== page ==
The Lodi region of California has grown wine grapes for over a century. This history has both burnished and oxidized its reputation. Lodi has some name recognition, but for a specific niche: high octane zinfandel and bulk filler for the kings, queens, and princes to the west, nearer the cool coast. Both because of and despite this storied past, growers new and historic have reenergized the brand “Lodi” with forward-thinking varietal plantings that better explore the potential of the region, while also proudly staking their claim as the rightful heir of old, entish zinfandel vines. Aspiring, trailblazing, and even avante garde, some of these producers now explore a spectrum of wines from broad-shouldered and proud, to vivacious and crisp.
The gateway to California’s massive Central Valley, Lodi often gets lumped in with the growers there who produce millions of gallons of bulk juice to sell to large national producers. This connection has veracity, as Lodi served this role back in the 1960s and ’70s. However, Lodi benefits greatly from moderating winds off the Sacramento–San Joaquin River Delta, which feeds into San Francisco Bay 30 miles west. Without this moderating influence, wines become ripe without balance—the problem faced by the Central Valley farther east and south. For Lodi, however, the delta provides hot, arid daytime conditions with vitally important cool evenings, which enable the potential for compelling winemaking.
Proprietor and winemaker Jim “Giacomo” Moore of Uvaggio recently mentioned in an email interview that he has dropped his production from 7,500 cases back in 2013 to 1,000 cases per year in 2017. While both are minuscule numbers in the world of California wine, Moore is clearly focusing on quality winemaking with this decision. His past experience as assistant winemaker at Robert Mondavi and director of winemaking for Bonny Doon Vineyard’s Ca’ del Solo project also gives reason to take heed.
When a winemaker with a serious resume forges a path on his own under a boutique label, give a taste. With Uvaggio, Moore focuses his energy on Italian varietals, which have long been his forte and passion. Primitivo, for instance, is native to the eastern coastal region of Puglia, Italy, and is a genetic cousin to American zinfandel. It consequently shares the uneven ripeness within individual clusters, a hallmark of zinfandel, which accounts for the hint of green that can co-exist alongside liqueur density. Uvaggio’s 2015 Primitivo yields notes of strawberry and dusty chalk with noteworthy, gravelly tannins and well-tuned acidity. A hint of green on the palate and bitterness in the tannins suggests Moore works hard to avoid over-ripeness. For those seeking a wholly unique white wine experience, get your hands on the 2016 Vermentino, which yields lemon oil, grass, and snap pea with medium body and vivacious acidity. Seek out this intriguing anomaly (by domestic standards).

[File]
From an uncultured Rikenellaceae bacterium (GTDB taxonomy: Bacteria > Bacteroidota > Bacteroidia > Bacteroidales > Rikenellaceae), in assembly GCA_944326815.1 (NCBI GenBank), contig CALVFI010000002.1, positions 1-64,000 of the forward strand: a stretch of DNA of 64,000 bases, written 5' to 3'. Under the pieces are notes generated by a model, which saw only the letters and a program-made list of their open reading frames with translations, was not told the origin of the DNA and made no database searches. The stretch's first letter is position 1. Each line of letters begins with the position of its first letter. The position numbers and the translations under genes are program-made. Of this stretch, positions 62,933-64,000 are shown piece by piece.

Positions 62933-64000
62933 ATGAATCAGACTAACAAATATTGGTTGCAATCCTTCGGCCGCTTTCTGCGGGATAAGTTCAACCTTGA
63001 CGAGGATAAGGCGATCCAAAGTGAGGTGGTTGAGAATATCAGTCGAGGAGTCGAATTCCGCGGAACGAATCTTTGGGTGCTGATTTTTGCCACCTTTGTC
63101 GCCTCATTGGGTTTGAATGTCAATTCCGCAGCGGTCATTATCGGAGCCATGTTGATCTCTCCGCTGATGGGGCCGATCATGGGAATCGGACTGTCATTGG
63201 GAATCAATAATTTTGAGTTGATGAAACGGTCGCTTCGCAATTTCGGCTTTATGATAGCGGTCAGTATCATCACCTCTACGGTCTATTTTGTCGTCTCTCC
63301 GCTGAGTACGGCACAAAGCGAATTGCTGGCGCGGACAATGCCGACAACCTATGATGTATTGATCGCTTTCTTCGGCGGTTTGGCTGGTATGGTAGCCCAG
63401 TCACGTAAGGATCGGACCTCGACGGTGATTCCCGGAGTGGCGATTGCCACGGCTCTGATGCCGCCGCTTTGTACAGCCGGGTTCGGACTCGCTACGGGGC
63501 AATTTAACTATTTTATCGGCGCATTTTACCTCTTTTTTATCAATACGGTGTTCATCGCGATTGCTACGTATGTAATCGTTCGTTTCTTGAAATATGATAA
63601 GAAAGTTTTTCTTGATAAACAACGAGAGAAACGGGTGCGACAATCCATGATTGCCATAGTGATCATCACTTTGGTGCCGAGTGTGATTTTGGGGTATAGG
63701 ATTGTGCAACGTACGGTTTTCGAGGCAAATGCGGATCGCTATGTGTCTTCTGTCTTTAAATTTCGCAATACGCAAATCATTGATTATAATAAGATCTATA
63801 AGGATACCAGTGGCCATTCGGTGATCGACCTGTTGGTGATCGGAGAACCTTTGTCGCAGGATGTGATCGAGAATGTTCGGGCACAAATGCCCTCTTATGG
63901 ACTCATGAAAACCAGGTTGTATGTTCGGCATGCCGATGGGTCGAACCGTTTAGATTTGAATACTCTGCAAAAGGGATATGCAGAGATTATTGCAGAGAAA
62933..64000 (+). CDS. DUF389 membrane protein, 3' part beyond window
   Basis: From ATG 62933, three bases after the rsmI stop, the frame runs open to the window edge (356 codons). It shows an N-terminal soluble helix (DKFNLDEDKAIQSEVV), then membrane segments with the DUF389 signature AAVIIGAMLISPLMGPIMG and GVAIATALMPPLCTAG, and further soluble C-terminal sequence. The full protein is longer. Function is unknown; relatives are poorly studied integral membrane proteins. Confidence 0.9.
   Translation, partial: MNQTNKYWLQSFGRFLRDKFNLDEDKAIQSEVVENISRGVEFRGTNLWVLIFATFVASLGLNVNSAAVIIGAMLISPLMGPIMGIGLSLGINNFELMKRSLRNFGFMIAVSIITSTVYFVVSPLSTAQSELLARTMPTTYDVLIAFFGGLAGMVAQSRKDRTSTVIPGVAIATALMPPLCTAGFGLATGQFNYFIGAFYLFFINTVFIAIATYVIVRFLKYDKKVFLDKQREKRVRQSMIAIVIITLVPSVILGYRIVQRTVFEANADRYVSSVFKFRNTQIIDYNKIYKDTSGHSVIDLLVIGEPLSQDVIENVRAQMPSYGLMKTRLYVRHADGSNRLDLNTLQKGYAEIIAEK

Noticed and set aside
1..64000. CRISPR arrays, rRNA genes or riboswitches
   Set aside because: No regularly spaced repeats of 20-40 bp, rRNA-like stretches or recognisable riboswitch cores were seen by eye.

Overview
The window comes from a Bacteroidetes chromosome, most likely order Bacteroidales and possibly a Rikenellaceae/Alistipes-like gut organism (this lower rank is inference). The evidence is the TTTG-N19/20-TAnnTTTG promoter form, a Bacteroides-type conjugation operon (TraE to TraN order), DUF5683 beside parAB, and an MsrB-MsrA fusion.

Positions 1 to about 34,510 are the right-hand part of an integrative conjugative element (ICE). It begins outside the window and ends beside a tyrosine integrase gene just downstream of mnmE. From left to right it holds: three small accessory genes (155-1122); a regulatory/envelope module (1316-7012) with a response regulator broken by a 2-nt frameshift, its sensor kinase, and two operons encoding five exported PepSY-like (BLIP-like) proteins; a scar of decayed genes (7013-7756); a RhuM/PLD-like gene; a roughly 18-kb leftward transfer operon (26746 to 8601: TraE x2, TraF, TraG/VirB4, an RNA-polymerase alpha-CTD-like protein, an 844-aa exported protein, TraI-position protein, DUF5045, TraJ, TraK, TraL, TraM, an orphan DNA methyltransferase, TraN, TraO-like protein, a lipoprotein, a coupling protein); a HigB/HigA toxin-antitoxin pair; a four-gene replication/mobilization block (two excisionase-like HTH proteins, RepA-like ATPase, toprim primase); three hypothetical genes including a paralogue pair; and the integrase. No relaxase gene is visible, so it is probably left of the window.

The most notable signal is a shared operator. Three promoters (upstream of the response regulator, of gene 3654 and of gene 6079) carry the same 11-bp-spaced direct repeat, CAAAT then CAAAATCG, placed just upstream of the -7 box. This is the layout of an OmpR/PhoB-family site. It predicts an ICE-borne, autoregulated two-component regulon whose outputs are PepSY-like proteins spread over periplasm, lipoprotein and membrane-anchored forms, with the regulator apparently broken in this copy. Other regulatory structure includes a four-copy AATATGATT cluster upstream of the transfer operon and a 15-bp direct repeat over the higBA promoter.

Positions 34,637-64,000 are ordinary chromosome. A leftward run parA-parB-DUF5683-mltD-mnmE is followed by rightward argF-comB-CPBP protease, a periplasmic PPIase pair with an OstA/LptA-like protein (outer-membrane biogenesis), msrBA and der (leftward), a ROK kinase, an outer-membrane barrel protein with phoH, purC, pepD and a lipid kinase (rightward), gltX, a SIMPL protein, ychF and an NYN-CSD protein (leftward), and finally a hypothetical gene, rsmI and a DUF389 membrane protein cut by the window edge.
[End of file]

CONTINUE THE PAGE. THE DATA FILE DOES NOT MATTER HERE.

Tortoise Creek crafts varietal wines as one of the LODI RULES for Sustainable Winegrowing producers. Launched in 2005, LODI RULES provides third-party verification of sustainable vineyard management, akin to Oregon’s LIVE certification. The certification goes beyond grape growing to cover labor practices, water and air quality, and community wellbeing. Tortoise Creek partners with a host of growers around Lodi to produce value bottlings. Their 2016 The Chelonian Zinfandel is a classic zinfandel with dark fruits, spice, and pepper on the nose. The lush and full palate carries the typically high alcohol (15.5% ABV) gracefully thanks to a gentle touch of residual sugar. The 2016 Jam’s Blend Chardonnay is medium-lemon in color with balanced aromas of melon, mango, and lemon zest with a hint of lightly toasted bread. The silky entrance gives way to a floral undertone and gentle acidity—quite a lovely chardonnay.
The Felten family owns and manages 15 vineyards of “old vine” zinfandel ranging from 40 to 120 years old. After selling their fruit to prestigious wineries in Napa and Sonoma for years, they launched their first old vine zinfandel under their own Klinker Brick label in 2000. The 2014 Old Vine Zinfandel gushes raspberry sauce and dark-fruit compote, slathering the palate with layers of fruit and soft, ripe tannins. With clear yet balanced residual sugar, this zinfandel steers clear of any herbal edges, choosing the hedonistic path instead.
Lodi will always loom in the shadows of neighbors Napa and Sonoma. For this reason, accompanied by the thoughtful and downright brave plantings of unheralded varietals that are yielding unexpected flavors and textures, Lodi’s winemakers are proving that they can offer value that most consumers seek, and can do so without sacrificing authenticity and intrigue.